Standardized verbal instructions and questions of the DFNS QST protocol were translated into Hindi and Marathi using forward-translation and back-translation methods and WHO guidelines.74 All measures were performed on each subject by the same investigator (O.M.O.H.). Before commencing the study, the investigator (O.M.O.H.) successfully underwent the standard DFNS training and validation process.18 This includes a visit to a German training center and subsequent qualification by providing a data set from 18 healthy volunteers measured at Imperial College London which were compared with DFNS normative values.69
Quantitative sensory testing measurements were performed for all participants in the ulnar nerve innervated dorsum of the hand bilaterally because this has been reported as the most frequent site of leprosy-associated nerve damage.23 Reference data for these test areas are available35; all data were normalized to z-scores by subtracting the appropriate group mean of healthy subjects and dividing by their SD. Z-score sign was adjusted such that positive values indicate gain of function and negative values loss of function. The confidence interval of healthy control participants is represented by a z-score of 0 ± 1.96. In patients with bilateral pain, the most painful area was chosen as the test site. The pressure pain threshold for ulnar nerve innervation territories of the hand was assessed over the hypothenar eminence muscle. Vibration detection threshold was recorded over the bony prominence of the ulnar (styloid process).46,47
2.6. Statistical analysis
Statistical tests applied were paired and unpaired Student t tests; the Mann–Whitney U test; the Kruskal–Wallis test; and Pearson χ2 test. A P-value ≤0.05 was considered significant. Because there are no published reports of DFNS QST profiling in leprosy, the required sample size was calculated using MDT data reported in another case–control QST profiling study of another infection-related neuropathic pain condition, HIV-associated sensory neuropathy.40 This calculation revealed a minimum sample size of 15 was required per group for a power of 90%. In addition, we applied a recently suggested algorithm,5,68 which allocates patients into 1 of 3 sensory pathological phenotypes in addition to a “normal” profile. This method compares the full QST profile of each patient to 4 prototypic profiles that have been heuristically found in a large set of patients suffering from neuropathic pain and sorts each patient to the phenotype their QST profile is most similar to. These phenotypes are mainly characterized by (1) loss of thermal and mechanical detection and frequently paradoxical heat sensation (“sensory loss”), (2) intact sensory function, often combined with thermal hyperalgesia or allodynia (“thermal hyperalgesia”), (3) loss of thermal detection, but not mechanical detection, accompanied by mechanical hyperalgesia or allodynia (“mechanical hyperalgesia”), and (4) a mostly normal sensory profile resembling that of healthy subjects (“healthy sensory profile”).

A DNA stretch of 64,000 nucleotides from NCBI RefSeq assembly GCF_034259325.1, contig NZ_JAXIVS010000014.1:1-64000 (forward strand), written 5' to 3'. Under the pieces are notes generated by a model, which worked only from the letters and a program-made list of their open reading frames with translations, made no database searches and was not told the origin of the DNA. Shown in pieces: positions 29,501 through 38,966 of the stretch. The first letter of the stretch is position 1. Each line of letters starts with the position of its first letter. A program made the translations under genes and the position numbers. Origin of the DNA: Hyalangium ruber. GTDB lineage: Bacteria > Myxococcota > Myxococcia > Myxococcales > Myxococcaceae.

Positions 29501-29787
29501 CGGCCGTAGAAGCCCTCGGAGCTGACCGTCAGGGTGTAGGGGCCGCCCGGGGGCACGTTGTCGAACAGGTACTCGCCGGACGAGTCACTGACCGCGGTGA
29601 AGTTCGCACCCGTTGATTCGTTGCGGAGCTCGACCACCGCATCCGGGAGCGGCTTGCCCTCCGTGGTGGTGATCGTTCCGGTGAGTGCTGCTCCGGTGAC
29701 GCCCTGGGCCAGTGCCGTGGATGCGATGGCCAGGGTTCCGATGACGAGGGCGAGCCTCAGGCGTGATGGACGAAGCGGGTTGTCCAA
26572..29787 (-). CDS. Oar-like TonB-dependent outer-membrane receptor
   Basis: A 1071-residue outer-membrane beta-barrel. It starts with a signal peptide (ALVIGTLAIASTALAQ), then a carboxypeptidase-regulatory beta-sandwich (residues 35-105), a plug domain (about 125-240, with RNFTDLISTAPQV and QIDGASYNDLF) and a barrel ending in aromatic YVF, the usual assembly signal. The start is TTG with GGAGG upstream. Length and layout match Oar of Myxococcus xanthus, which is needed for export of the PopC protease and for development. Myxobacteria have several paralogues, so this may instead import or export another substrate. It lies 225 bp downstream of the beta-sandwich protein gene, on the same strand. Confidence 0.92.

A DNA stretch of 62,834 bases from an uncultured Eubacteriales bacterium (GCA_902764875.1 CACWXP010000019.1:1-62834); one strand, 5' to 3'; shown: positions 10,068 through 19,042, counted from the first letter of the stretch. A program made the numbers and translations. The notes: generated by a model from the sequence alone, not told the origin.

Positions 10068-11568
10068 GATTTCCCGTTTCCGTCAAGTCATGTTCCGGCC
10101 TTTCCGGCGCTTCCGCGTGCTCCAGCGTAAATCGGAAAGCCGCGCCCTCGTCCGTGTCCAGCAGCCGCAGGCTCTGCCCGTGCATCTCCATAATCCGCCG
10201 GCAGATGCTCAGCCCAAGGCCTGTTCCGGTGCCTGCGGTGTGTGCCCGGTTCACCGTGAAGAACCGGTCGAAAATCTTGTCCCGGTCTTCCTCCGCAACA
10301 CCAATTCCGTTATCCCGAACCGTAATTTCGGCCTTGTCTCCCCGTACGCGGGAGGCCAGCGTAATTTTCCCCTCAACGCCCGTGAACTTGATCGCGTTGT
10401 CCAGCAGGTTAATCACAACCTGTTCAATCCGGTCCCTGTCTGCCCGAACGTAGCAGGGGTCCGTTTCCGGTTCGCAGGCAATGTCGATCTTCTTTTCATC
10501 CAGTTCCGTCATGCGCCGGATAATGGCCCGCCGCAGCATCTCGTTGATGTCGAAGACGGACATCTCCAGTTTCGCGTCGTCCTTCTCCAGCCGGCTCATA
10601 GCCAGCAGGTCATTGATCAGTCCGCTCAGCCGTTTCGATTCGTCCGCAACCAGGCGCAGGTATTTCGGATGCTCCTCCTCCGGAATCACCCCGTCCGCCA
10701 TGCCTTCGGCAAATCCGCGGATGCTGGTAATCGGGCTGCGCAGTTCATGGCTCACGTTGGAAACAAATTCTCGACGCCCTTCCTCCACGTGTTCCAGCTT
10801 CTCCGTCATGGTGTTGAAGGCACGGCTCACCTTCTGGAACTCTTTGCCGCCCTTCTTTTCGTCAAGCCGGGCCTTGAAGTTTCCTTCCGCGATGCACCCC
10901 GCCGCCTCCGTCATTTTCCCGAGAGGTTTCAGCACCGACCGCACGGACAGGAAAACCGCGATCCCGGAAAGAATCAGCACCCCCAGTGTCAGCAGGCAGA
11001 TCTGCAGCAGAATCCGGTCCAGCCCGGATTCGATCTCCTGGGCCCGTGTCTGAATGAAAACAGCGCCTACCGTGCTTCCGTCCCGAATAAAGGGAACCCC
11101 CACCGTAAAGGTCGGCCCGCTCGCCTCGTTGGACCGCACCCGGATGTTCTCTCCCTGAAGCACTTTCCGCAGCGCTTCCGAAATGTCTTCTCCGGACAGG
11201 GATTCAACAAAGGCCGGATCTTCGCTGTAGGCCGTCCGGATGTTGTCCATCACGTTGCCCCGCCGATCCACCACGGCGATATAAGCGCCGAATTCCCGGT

3.1. Healthy control participants
Between September 10, 2012, and April 30, 2013, a total of 56 local Indian volunteers were screened for the study of whom 6 subjects were excluded. Of these, 4 had a low blood vitamin B12 level, 1 was anaemic, and 1 was pregnant. Fifty healthy Indian participants, 28 women and 22 men, with mean age of 30 years (range 18–55 years), were recruited (Fig. 1). The normative data from the local population showed similar distribution with a mean z-score of 0.16 and a SD of 1.06 to those held in the DFNS database and no unexpected deviations in the distribution of abnormal values. We submitted the data to 2 published tests suggested by the DFNS to compare healthy participants with their normative data, showing no systematic deviation.35,69 As the DFNS normative data are more nuanced in being multicentric, age-, and sex-balanced, the DFNS normative data were used to calculate z-values, whereas the local group of healthy subjects were used for statistical comparisons with the leprosy patients (Table 1).
3.2. Leprosy participants
Ninety-nine patients with leprosy were screened between October 12, 2012, and April 30, 2013, and 14 were either secondary excluded because it was uncovered that they did not fit the inclusion criteria on closer look (n = 9) or other reasons (n = 5); the remainder allocated into the 4 groups namely, no neuropathy, subclinical neuropathy, neuropathy, and painful neuropathy (Fig. 1). The demographic and clinical details of the study population including healthy volunteers are shown in Table 1. The groups were not significantly different with respect to age, weight, height, body mass index, or metabolic factors (thyroid hormone profiles, glucose, and vitamin B12 level). Interestingly, patients with neuropathy or painful neuropathy were significantly more frequently classified as multibacillary, whereas patients with no or subclinical neuropathy more often classified as paucibacillary. Patients with painful neuropathy had significantly more often completed multidrug treatment, indicating that pain is a long-term and late consequence of leprosy.
3.3. Pain and pain interference
Patients with painful neuropathy (n = 32) mostly reported pain within the innervation territory of the ulnar nerve either bilaterally (n = 19, 59%) or unilaterally (n = 13, 41%). The most frequently reported sites of pain were the palmar aspect of the hand (n = 18, 56%) as the most frequent site of pain followed by the dorsal aspect of the hand (n = 14, 44%) (Fig. 2). The innervation territories of the ulnar nerve, the medial antebrachial cutaneous nerve, and the peroneal nerve were the most frequently associated with pain. Pain drawings in addition suggested painful distally symmetric neuropathy and knee pain. Of the 32 patients with leprosy and pain, 31 (97%) completed the Brief Pain Interference questionnaire. Pain interference levels were in the moderate-to-severe range (mean 4.2–6.5 across the selected daily life aspects). Pain was associated with substantial interference (≥4 on 0—10 scales) on average on all items (Table 2).